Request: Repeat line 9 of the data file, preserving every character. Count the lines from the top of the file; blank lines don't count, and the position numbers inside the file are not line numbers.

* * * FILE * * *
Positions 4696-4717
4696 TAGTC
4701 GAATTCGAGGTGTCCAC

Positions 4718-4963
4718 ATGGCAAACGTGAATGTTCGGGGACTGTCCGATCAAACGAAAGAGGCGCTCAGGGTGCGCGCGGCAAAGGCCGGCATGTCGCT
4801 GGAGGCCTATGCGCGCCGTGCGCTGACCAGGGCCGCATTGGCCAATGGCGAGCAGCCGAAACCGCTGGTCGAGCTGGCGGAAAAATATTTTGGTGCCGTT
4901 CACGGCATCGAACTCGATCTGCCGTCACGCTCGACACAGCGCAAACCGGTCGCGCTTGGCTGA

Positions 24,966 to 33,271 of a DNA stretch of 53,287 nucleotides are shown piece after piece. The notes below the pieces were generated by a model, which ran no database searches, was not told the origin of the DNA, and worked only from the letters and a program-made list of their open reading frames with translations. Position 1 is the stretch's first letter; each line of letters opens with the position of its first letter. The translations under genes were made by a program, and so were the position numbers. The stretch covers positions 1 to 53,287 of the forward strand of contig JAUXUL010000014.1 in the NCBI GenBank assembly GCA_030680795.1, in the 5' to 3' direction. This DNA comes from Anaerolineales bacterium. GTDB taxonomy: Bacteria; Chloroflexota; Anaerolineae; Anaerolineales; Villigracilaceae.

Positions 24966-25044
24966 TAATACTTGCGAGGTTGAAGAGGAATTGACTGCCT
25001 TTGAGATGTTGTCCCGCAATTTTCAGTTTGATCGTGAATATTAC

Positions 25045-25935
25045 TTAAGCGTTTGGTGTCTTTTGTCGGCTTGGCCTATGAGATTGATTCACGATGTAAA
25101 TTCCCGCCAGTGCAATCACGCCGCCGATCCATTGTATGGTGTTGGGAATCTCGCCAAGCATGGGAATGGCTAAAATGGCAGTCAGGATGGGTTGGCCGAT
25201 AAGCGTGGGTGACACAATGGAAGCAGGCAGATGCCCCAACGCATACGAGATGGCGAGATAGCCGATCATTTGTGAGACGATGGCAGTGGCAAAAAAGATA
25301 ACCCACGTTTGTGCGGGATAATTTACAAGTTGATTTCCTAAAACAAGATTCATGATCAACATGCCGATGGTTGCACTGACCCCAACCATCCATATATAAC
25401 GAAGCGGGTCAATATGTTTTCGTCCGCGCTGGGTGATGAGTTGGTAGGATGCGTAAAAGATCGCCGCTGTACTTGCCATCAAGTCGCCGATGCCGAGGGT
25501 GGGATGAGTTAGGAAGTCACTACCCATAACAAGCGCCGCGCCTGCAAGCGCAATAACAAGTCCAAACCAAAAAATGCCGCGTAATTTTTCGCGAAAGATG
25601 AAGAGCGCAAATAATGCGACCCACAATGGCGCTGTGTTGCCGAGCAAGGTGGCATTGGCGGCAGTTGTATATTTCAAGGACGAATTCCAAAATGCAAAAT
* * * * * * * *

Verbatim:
Positions 24966-25044